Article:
Thursday 29 November 2018

More work on the lathe - servicing the chuck

At some point in its life, the old Rhino lathe must have had some first hand experience with waterboarding. Either that or it's been parked in a leaky shed, as that's the only way to explain some of the water damage.

Some distinct features showed that somebody must have really liked the lathe, like the fact that all the bolts holding the lathe chuck onto the backplate at some point have been oiled prior installation. Additionally it has to be noted that we're talking about a 200mm (8") chuck and this thing is HEAVY.

First step was to mark chuck and backplate to be able to put it back together the way it was, because the runout was really good.

While spinning over the mainshaft, looking for old marks on the chuck and backplate, I found two small cuts in one of the pulleys to align them when disengaging backgear. A bit of white paint should make them considerably easier to find in the future.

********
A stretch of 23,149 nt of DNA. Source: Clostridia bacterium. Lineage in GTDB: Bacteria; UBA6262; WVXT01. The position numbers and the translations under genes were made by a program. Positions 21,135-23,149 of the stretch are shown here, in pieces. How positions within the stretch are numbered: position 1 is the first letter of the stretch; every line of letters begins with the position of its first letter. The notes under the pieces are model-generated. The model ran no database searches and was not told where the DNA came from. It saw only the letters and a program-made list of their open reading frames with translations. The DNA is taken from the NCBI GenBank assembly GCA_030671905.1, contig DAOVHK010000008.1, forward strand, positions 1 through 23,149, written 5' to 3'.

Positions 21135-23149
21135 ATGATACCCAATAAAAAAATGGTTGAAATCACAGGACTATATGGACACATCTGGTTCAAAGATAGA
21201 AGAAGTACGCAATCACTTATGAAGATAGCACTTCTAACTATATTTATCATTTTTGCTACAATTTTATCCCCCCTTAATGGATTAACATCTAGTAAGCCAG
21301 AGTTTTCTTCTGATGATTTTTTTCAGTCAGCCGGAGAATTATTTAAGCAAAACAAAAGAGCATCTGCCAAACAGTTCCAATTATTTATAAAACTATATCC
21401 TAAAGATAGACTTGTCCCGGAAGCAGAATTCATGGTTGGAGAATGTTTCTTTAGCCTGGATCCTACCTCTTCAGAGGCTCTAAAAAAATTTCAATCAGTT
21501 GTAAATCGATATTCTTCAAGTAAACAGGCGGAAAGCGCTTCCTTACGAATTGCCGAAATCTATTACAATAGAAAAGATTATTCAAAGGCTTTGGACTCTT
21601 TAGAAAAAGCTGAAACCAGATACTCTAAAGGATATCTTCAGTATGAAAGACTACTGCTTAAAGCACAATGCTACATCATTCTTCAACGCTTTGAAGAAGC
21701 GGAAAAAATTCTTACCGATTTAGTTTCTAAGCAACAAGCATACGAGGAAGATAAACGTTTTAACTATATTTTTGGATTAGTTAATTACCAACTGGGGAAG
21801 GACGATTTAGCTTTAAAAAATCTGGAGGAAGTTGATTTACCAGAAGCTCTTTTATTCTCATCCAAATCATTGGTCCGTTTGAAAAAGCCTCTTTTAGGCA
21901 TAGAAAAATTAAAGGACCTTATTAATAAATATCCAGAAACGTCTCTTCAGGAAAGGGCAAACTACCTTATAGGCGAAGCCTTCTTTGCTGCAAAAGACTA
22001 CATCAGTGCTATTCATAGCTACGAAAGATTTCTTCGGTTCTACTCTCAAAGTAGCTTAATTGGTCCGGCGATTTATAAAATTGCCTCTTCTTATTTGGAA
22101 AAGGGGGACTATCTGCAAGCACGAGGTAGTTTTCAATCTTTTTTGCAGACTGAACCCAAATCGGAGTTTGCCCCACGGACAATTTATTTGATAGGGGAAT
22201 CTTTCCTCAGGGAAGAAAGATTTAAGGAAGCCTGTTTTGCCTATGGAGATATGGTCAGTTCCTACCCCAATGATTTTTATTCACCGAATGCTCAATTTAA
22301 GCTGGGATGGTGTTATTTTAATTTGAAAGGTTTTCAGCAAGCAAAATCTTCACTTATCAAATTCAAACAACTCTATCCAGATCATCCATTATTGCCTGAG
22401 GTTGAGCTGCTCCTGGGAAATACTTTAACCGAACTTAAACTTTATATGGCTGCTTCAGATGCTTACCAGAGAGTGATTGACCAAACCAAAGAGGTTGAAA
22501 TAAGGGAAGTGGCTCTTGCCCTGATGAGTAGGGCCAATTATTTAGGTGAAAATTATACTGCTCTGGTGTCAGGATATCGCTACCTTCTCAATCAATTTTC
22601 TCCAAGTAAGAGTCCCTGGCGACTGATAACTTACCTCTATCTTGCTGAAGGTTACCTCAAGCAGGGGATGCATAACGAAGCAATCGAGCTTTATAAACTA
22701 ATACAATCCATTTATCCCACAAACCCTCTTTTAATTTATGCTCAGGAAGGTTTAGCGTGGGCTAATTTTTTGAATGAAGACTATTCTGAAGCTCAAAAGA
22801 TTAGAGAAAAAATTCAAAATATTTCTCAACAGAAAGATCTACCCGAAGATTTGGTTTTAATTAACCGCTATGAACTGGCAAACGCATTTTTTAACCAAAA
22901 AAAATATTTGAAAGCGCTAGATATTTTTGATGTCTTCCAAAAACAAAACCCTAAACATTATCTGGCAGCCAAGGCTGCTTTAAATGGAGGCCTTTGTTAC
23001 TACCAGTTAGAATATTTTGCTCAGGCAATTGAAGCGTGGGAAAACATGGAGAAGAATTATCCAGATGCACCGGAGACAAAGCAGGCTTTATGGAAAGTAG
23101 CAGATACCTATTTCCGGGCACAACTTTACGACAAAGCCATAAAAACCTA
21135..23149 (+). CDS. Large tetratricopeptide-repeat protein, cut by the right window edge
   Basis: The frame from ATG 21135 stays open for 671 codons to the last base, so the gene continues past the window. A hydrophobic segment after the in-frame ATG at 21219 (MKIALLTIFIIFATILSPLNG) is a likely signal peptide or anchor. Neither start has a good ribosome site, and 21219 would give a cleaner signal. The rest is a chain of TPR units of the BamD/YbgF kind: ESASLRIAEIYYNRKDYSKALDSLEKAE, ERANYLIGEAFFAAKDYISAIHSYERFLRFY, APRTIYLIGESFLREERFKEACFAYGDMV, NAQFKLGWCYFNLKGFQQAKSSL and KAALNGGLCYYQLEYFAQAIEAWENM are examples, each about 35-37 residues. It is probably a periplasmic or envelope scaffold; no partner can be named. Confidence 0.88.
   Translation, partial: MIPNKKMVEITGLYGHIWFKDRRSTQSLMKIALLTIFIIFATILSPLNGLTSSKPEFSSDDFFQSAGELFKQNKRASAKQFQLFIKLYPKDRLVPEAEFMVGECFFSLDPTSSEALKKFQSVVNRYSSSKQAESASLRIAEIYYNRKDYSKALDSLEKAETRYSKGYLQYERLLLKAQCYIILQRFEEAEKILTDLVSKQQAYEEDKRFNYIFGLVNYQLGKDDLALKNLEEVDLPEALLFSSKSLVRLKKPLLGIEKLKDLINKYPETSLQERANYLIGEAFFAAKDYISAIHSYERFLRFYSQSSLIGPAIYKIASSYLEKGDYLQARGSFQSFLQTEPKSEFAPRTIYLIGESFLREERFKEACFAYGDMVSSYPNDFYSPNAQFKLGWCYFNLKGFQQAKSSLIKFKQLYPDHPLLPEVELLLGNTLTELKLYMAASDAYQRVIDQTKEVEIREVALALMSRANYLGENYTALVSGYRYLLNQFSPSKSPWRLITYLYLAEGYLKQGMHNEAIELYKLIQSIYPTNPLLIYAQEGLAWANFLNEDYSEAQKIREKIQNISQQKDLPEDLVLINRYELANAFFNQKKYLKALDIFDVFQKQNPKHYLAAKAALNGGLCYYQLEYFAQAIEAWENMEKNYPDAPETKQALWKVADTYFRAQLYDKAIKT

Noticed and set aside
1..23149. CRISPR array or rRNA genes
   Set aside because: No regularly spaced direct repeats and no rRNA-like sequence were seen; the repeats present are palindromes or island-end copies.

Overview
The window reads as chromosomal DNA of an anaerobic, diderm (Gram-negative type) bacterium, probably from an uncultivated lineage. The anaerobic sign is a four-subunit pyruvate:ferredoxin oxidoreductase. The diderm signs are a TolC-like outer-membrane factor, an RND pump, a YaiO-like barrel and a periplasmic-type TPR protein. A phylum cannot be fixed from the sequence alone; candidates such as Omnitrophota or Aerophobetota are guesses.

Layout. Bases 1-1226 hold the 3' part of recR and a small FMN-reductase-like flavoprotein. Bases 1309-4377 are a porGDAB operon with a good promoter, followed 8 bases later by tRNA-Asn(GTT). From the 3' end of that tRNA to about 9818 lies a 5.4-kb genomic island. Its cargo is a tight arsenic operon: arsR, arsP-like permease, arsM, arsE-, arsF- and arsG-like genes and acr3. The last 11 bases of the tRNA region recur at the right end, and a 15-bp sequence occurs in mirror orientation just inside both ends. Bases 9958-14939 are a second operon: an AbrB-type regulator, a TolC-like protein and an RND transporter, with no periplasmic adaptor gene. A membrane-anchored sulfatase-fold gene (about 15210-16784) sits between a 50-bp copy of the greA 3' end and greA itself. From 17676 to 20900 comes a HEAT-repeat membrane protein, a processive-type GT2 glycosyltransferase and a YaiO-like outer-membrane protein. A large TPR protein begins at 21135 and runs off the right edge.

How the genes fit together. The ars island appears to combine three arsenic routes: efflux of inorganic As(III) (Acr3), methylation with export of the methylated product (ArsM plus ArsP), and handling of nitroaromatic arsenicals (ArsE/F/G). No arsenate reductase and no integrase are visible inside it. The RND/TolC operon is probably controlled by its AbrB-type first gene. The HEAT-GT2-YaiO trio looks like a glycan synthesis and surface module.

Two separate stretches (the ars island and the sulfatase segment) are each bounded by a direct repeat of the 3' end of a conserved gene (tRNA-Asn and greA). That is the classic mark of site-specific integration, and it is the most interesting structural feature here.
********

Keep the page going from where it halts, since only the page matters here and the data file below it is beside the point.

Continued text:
The hardest part really was to carry the chuck over to my workbench.

The chuck splits into a front and back section and even though everything was rust-free inside the grease had gone completely hard, which caused the chuck to be rather sticky. 

A generous amount of molybdenum grease on the ring gear and the running surfaces made the chuck feel a lot nicer to use.

I admit this last step was "pure vanity", but I then took about two hours to clean off the rust from the chuck. Not sure if it paid off, but it certainly looks nicer than what I started out with.

And here comes a little pledge, as unlikely as it sounds, I am missing one of the external jaws and maybe somebody has got a set kicking about that he or she doesn't need, in the dimensions as shown in the pictures below. This would be really awesome!

I might also be interested in a complete 200mm Emco chuck if it comes with the correct external jaws.

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